ImageGear for C and C++ on Linux v20.0 - Updated
[No Target Defined] > File Formats and Compressions > File Formats > File Formats Reference > PCX

Full Name PCX (PC Paintbrush File Format)
Format ID IG_FORMAT_PCX = 31
File Extension(s) *.pcx
Data Type Raster Image
Data Encoding Binary
Color Profile Support No
Multi-Page Support No
Alpha Channel Support No

ImageGear Supported Versions:

ImageGear Supported Features:

ImageGear Read Support:

ImageGear Write Support:

ImageGear Filter Control Parameters:

Filter Control Parameter Type Default Value Available Values Description
SAVE_COMPRESSED AT_BOOL TRUE FALSE, TRUE If TRUE - image is saved with RLE Compression


PCX is one of the oldest PC-based bitmap formats. It became well-known when Microsoft used it for their Paintbrush for Windows application and distributed it with every copy of Windows. This format is popular for fax documents because it allows them to be viewed within many popular paint and image display programs. If multiple images are desired in a PCX format, the format known as DCX, designed for this purpose, (and supported by ImageGear), may be used. Please see DCX file format for more information.

The main components of the PCX file format are the fixed length header, the image data, and if it is written for VGA display technology, the palette for the image (this appears as the last structure in the file). The header includes fields including the PCX version, the image size, resolution and position, and an encoding field that always has a value of 1; PCX data is always RLE. (For complex images, this may actually cause the bitmap data to increase in size).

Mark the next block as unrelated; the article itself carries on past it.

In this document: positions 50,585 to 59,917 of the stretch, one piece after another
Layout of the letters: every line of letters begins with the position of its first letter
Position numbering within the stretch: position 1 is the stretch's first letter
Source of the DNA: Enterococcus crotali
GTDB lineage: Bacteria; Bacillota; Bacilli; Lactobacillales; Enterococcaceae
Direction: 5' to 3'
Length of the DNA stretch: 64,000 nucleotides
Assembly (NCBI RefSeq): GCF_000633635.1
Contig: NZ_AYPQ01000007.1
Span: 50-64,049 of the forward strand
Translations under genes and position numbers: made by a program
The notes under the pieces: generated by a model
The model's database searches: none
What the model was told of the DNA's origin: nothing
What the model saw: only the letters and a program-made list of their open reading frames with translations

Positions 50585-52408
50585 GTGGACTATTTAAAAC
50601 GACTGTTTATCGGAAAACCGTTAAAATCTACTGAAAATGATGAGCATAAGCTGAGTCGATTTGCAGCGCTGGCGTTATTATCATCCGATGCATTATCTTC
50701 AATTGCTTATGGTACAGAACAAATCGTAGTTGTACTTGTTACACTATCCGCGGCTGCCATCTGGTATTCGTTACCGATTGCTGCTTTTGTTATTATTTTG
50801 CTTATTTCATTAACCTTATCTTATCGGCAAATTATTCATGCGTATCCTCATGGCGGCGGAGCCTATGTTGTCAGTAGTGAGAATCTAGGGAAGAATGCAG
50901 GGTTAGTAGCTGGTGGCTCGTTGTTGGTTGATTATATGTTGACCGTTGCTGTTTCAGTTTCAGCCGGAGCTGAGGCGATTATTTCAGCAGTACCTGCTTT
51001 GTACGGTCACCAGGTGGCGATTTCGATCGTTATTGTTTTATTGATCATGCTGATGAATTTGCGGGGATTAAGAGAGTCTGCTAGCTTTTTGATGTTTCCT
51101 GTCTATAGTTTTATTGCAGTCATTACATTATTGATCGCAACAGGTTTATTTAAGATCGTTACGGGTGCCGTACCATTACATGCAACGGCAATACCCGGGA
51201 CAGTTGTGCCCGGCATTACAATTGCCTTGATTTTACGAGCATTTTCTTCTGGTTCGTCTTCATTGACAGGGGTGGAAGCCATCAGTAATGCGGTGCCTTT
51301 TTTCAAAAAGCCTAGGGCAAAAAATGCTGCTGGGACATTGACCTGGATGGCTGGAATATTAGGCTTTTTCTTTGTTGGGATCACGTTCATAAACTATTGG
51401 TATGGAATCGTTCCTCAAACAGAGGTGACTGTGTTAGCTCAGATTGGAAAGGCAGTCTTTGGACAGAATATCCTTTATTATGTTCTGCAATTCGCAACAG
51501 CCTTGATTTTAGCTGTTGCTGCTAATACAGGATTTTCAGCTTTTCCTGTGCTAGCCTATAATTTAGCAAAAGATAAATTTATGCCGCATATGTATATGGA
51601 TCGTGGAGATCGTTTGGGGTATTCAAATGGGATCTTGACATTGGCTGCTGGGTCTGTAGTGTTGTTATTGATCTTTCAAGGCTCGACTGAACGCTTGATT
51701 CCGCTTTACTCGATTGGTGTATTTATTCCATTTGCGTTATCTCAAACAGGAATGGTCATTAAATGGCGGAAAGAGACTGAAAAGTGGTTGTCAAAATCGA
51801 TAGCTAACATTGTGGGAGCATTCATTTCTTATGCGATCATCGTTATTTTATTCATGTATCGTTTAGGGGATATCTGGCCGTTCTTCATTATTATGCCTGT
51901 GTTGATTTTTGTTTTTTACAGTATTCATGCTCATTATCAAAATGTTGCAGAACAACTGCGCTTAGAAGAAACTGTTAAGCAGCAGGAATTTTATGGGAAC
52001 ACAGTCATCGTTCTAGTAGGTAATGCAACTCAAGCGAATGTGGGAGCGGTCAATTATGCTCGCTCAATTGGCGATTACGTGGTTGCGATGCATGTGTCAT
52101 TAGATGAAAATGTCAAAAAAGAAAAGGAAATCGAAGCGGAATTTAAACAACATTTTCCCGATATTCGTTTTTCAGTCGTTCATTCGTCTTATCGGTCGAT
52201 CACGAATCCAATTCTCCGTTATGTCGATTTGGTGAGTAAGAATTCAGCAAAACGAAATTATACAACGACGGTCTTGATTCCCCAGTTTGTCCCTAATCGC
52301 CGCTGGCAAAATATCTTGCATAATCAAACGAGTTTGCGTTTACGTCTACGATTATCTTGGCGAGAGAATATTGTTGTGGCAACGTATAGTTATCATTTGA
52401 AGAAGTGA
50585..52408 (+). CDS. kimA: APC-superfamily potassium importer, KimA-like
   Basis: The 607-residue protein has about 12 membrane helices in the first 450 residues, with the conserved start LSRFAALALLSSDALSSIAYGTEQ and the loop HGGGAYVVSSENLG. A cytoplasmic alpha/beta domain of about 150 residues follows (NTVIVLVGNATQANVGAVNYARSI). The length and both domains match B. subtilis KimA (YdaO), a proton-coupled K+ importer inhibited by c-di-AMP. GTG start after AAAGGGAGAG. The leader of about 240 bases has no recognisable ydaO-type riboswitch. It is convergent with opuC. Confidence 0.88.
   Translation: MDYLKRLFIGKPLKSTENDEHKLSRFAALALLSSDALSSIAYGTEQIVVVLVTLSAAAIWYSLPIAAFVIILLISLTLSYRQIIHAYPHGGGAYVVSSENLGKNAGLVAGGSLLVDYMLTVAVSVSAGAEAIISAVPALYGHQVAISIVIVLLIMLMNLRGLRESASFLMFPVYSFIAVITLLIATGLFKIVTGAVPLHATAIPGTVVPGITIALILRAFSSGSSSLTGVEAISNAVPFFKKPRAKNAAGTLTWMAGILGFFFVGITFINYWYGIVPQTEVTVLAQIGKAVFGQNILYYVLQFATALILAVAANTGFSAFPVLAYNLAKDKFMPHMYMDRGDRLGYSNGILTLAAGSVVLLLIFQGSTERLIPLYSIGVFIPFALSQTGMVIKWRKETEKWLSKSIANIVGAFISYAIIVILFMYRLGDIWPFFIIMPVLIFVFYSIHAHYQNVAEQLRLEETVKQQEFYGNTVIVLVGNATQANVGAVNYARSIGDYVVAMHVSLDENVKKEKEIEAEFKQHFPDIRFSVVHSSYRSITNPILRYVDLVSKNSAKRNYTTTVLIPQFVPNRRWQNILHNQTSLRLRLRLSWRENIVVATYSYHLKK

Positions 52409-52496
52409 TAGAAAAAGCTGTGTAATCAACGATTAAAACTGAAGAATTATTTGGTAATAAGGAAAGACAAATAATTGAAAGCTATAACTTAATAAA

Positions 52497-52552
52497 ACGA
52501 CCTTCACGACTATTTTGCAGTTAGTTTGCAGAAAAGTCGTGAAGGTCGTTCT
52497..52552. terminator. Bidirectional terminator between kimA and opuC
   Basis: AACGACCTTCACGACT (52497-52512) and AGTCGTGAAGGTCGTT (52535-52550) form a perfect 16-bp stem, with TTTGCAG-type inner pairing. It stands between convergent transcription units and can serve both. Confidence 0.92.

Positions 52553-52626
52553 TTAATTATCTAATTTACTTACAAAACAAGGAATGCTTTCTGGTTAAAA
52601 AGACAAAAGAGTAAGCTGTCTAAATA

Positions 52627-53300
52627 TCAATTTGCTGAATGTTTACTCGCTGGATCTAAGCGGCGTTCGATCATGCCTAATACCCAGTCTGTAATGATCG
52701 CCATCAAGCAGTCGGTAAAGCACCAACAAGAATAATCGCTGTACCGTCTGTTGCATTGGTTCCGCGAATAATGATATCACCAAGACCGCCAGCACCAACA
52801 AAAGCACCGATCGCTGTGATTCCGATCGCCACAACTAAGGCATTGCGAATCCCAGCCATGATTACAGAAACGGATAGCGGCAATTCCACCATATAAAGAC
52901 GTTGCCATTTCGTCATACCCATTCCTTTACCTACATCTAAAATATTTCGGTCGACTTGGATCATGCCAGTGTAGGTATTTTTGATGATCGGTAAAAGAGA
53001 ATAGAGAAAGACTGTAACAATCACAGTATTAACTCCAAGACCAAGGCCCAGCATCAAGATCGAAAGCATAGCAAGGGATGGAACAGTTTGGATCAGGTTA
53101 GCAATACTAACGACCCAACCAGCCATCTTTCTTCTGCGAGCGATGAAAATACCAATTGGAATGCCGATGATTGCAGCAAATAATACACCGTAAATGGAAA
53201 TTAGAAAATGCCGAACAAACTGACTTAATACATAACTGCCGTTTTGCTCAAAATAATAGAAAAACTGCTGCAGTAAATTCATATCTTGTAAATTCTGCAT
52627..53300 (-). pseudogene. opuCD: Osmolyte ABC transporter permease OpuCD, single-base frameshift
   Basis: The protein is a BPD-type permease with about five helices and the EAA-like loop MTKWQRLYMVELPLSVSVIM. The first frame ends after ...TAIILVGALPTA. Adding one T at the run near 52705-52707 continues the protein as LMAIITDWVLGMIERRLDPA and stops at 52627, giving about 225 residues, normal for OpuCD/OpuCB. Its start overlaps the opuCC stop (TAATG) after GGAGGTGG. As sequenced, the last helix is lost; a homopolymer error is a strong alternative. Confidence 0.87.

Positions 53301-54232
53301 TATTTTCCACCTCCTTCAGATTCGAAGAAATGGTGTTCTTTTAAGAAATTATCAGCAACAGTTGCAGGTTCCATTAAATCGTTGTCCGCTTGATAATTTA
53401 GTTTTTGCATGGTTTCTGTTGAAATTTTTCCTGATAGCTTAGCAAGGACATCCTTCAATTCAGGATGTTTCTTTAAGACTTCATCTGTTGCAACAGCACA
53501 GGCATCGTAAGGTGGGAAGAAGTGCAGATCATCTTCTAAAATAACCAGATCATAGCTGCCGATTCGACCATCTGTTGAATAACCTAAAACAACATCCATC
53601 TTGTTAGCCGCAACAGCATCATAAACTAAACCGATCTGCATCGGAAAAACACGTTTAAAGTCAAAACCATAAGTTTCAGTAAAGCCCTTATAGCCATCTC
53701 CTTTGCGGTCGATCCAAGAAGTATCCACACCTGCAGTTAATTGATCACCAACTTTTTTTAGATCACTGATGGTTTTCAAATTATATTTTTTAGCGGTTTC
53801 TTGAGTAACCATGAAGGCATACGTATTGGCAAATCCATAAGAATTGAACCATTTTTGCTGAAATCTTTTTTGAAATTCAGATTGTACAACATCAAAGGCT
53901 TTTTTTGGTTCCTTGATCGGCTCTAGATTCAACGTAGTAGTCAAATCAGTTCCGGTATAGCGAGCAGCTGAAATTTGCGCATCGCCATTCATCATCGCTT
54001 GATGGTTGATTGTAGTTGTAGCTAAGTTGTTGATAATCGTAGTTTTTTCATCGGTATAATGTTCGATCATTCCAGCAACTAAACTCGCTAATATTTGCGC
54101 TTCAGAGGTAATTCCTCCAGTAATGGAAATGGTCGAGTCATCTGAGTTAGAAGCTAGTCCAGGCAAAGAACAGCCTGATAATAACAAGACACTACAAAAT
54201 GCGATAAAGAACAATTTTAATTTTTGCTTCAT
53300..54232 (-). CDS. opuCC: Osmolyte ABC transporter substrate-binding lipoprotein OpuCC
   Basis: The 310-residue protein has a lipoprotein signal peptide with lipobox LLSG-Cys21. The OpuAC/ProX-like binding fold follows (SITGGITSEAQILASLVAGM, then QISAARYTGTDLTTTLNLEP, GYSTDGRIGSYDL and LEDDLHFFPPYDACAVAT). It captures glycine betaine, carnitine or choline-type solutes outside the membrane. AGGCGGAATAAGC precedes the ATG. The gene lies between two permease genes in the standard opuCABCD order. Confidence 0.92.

The size and location of the palette associated with the image depends on the version of the PCX. When it was first developed, the limitations of the EGA card led to a palette that contained just 16 colors. PCX also supported CGA, so that the palette contained only 4 colors. Both of these palettes were stored in the palette array structure of the header. When the PCX was modified to display VGA, there was not enough room to store the palette in the header; subsequently, it was located at the end of the file.

References Used

Brown, C. Wayne, and Barry J. Shepherd. Graphics File Formats: Reference and Guide. Greenwich, CT.: Manning Publications, 1992.

Kay, David C. and John R. Levine. Graphics File Formats. Windcrest Books, 1992.

Murray, James D. and William vanRyper. Encyclopedia of Graphics File Formats. Sebastopol, CA: O'Reilly & Associates, Inc., 1994.

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